Very often, if Dyspraxic children are not given the opportunity to work out how things work for themselves, they simply follow your reasoning and do things your way without knowing why. This lack of understanding is often illustrated by the fact that many Dyspraxic children think that there is only one way to do certain tasks. They have learned one method, and they do not try another way as they assume that a recipe applies. A little boy once illustrated this very well when building a jigsaw puzzle. He looked up at me, randomly picked up a jigsaw puzzle piece, and asked, "Is this the right one to begin with?" He had no clue how to fit the pieces together, but knew that sometimes he was advised to do the edges first, or to start at the top and work his way down, etc. He assumed that like so many other things, which he found difficult to do, there must be some method that he had not yet learned or fathomed. This child adopted a stereotypical approach to many tasks as this worked for him. He coped with tasks, but seldom knew what to do if the task was changed slightly in any way.

Children who are Dyspraxic do not easily generalise their newly learned skills from one situation to another. This explains the reason why they may master a new skill in one situation, and may then struggle to perform the task if something minor changes. This is because they have learned a "recipe" or "method" without much understanding of the process. In order to help them to learn the process, the child needs to experience a wide variety of "doing tasks", and needs to be able to make mistakes and to work out how to correct them in a non-judgmental situation where no anxiety is experienced. When the child asks to be shown "how", you could reply, "I am here with you; let’s see if you can figure it out?"  "I suggest you start by...” This approach gives the child some structure and makes him feel supported, but still leaves him to experience the process. You could guide the child as he follows each sequence in the task, but still let him work it out.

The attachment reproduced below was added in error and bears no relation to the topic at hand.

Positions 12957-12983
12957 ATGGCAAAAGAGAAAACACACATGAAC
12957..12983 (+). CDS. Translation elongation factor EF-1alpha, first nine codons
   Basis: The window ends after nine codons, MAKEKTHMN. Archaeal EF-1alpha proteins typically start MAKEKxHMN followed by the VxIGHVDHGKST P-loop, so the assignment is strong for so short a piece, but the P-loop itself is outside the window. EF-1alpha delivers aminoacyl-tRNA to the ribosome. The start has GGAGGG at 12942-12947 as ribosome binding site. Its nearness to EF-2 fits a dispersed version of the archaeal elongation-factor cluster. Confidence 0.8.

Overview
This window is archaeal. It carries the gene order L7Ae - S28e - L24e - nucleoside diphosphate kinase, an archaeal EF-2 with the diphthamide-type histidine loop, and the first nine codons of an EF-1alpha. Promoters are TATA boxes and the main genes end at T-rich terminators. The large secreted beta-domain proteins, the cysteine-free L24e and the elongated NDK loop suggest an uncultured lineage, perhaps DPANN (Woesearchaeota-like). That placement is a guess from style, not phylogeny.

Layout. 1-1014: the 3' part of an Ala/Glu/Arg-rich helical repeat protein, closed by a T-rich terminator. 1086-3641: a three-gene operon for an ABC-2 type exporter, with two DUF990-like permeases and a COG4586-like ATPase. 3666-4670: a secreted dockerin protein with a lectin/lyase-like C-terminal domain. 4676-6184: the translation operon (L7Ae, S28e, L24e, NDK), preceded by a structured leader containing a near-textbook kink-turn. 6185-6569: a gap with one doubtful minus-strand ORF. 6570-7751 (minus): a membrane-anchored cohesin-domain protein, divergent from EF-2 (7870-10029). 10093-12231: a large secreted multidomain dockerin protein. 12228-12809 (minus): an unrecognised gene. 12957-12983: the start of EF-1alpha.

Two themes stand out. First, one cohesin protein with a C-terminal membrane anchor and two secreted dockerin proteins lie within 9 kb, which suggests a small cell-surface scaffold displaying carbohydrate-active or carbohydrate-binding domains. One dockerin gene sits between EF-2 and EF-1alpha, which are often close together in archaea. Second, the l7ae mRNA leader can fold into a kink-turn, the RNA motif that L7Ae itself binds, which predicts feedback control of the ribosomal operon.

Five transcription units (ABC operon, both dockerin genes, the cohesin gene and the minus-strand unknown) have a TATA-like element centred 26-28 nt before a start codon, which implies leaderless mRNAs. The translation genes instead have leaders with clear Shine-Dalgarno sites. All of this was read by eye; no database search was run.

Often Dyspraxic children may approach a new task in a most clumsy and disorganised manner. For example, when negotiating an obstacle course, it is as though they cannot easily feel where their arms and legs are, or cannot easily feel where the obstacles are in relation to their bodies. Their movements often lack fluidity and may be clumsy. As the task becomes more familiar and as they gain practice, they may quickly overcome this initial difficulty, and their difficulty may no longer be apparent. Activities that enhance the child’s tactile sensitivity offer a variety of textures, and in which involve several sensory modalities are of value. Sometimes feeling or listening without seeing can be fun. Hiding everyday objects in a bag of noodles, or in a box filled with fine sand for the child to feel for and identify while blindfolded can also be fun. The child could be encouraged to listen to the sounds of everyday objects while his back is turned to see if he can identify them. Use your imagination as there are many fun ways of enhancing sensory function. Care should however be taken to avoid overwhelming the child with too much sensory input.

These brief notes are intended to give some information on how Dyspraxic children might behave, and to try to explain how they might think or feel.